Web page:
Self Testing and Repairing Computer STAR
In 1960 he joined the Spacecraft
Computers section of the Jet Propulsion Laboratory (JPL), California
Institute of Technology, and initiated research on reliability
of computing systems that originated the concept of "fault tolerance", first described in a paper presented at the 1967 Fall Joint Computer Conference.
He organized and directed the JPL STAR research project
from 1961 to 1972. This effort resulted in the construction and evaluation
experimental JPL STAR (Self-Testing-And-Repairing) computer, for
which, he received U.S. Patent No. 3, 517, 171, "Self-Testing and Repairing Computer" granted on June 23, 1970 and assigned to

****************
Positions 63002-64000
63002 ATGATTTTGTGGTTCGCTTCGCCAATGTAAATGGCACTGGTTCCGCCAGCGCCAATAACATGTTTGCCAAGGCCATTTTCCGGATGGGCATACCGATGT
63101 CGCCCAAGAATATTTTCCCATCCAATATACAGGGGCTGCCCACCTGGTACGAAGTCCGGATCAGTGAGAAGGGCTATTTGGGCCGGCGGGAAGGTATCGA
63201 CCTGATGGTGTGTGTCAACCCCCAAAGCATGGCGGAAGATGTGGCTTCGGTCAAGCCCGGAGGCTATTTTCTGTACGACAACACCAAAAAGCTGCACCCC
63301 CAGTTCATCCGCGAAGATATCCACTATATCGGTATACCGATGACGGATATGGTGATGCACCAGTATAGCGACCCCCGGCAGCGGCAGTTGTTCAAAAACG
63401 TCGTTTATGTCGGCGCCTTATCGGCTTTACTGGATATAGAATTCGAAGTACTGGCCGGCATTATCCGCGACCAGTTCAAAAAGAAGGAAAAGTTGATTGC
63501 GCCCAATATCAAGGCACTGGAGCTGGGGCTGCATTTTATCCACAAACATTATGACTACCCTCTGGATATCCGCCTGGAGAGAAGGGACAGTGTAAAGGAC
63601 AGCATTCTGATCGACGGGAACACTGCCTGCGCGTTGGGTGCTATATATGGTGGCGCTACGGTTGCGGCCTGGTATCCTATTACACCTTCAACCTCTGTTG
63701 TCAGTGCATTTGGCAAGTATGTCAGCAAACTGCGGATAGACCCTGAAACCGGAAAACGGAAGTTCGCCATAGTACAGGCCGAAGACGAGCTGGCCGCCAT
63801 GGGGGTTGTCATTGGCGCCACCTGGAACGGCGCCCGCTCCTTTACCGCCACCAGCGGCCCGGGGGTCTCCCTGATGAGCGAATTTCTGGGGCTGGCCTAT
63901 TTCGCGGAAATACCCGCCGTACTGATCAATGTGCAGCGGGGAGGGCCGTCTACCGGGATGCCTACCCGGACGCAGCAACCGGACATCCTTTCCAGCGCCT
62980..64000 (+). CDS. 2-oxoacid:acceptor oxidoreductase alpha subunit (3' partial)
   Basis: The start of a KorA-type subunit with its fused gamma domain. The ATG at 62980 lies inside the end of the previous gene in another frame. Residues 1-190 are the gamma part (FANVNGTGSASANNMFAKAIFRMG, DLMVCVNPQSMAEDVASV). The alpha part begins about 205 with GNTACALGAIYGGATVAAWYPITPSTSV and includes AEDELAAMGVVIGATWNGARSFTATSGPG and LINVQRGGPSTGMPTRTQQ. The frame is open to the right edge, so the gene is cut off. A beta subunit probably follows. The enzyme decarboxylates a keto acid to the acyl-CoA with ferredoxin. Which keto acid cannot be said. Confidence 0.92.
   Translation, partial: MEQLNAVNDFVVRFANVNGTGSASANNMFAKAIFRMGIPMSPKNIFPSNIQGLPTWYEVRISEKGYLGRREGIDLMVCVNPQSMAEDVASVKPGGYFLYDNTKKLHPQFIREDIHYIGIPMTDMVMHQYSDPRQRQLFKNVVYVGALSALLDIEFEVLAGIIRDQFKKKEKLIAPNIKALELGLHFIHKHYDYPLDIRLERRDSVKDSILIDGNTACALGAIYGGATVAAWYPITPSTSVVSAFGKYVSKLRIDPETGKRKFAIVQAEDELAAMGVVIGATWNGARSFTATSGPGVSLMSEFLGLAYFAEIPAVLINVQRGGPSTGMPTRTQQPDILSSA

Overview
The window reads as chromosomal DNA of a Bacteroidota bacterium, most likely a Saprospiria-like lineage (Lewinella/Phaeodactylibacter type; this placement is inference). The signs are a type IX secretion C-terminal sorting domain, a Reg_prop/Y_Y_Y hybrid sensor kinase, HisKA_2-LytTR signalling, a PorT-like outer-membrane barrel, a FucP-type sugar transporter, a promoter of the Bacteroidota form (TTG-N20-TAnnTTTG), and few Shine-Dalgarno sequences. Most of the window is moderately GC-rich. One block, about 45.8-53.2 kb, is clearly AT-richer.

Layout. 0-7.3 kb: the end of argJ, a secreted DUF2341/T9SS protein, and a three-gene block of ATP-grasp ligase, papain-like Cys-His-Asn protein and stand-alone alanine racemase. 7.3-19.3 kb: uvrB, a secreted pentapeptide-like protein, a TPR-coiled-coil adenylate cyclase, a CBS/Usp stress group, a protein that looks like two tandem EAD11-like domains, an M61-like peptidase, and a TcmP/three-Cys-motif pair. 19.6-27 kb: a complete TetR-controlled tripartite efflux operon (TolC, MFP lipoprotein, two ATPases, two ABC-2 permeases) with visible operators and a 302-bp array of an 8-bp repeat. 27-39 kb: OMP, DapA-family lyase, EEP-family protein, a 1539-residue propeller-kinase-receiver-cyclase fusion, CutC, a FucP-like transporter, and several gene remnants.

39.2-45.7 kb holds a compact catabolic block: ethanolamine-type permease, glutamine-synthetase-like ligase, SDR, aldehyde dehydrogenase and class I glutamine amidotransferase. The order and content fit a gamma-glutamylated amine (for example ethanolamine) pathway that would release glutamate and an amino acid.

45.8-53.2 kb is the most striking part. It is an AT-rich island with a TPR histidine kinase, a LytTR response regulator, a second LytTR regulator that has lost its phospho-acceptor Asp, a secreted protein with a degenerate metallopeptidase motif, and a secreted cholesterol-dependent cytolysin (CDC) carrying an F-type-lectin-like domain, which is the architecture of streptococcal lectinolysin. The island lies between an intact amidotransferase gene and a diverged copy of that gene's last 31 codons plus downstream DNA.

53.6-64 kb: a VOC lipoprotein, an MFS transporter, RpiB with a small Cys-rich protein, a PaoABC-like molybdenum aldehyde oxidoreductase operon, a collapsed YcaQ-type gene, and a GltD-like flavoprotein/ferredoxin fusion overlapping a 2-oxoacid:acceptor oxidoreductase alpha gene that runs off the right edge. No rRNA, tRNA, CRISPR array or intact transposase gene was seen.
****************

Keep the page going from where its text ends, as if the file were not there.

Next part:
NASA. A paper that described the JPL STAR computer won the Best
Paper selection of the IEEE Transactions on Computers in 1971.
1969, JPL began designing a Thermoelectric Outer Planet Spacecraft,
or TOPS (Voyager1 and Voyager2 missions). Outer planet missions
ranged so far from the sun that solar cells would be inadequate.
thermoelectric generators to provide electrical power. STAR was considered
on-board computer for TOPS. Components built to STAR specifications
later found their way into the NASA Standard Spacecraft Computer